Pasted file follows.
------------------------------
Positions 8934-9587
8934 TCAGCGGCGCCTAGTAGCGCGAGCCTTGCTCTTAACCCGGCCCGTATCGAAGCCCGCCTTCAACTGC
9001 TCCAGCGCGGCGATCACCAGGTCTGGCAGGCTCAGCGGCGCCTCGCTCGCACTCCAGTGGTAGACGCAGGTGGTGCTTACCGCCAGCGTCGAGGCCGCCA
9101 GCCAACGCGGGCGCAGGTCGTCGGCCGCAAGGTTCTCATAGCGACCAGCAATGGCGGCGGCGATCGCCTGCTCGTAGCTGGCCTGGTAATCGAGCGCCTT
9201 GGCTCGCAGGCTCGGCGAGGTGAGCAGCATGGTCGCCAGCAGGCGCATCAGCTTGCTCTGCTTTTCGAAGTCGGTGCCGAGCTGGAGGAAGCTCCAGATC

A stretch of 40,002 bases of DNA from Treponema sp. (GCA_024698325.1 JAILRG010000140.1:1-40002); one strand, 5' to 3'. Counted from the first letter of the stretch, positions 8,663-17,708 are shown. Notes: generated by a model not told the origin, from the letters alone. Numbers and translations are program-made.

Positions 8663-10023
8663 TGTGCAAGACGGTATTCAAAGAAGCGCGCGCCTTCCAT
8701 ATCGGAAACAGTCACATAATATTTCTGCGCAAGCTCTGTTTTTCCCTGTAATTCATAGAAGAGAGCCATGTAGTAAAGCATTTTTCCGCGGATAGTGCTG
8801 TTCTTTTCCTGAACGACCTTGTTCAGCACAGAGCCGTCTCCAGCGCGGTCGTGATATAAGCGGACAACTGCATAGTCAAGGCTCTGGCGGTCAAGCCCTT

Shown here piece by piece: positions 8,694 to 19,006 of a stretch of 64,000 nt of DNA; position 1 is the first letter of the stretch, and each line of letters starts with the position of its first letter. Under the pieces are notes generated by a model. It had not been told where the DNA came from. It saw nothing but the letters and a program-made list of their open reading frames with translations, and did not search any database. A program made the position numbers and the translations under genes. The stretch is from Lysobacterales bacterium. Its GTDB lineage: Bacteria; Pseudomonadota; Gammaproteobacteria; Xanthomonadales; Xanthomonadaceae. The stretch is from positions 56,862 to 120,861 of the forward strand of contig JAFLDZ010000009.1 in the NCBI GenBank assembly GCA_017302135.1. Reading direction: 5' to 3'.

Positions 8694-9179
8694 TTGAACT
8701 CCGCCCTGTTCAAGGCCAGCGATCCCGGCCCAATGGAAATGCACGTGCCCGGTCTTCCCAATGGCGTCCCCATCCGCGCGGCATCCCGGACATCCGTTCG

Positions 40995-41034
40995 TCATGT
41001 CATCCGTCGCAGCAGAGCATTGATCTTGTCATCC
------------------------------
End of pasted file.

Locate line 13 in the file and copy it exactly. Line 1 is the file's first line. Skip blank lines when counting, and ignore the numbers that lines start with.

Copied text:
8694 TTGAACT